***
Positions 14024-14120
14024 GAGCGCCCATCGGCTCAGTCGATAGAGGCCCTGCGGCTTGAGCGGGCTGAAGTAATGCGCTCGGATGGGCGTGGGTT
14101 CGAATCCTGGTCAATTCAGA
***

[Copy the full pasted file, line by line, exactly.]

Positions 14024-14120
14024 GAGCGCCCATCGGCTCAGTCGATAGAGGCCCTGCGGCTTGAGCGGGCTGAAGTAATGCGCTCGGATGGGCGTGGGTT
14101 CGAATCCTGGTCAATTCAGA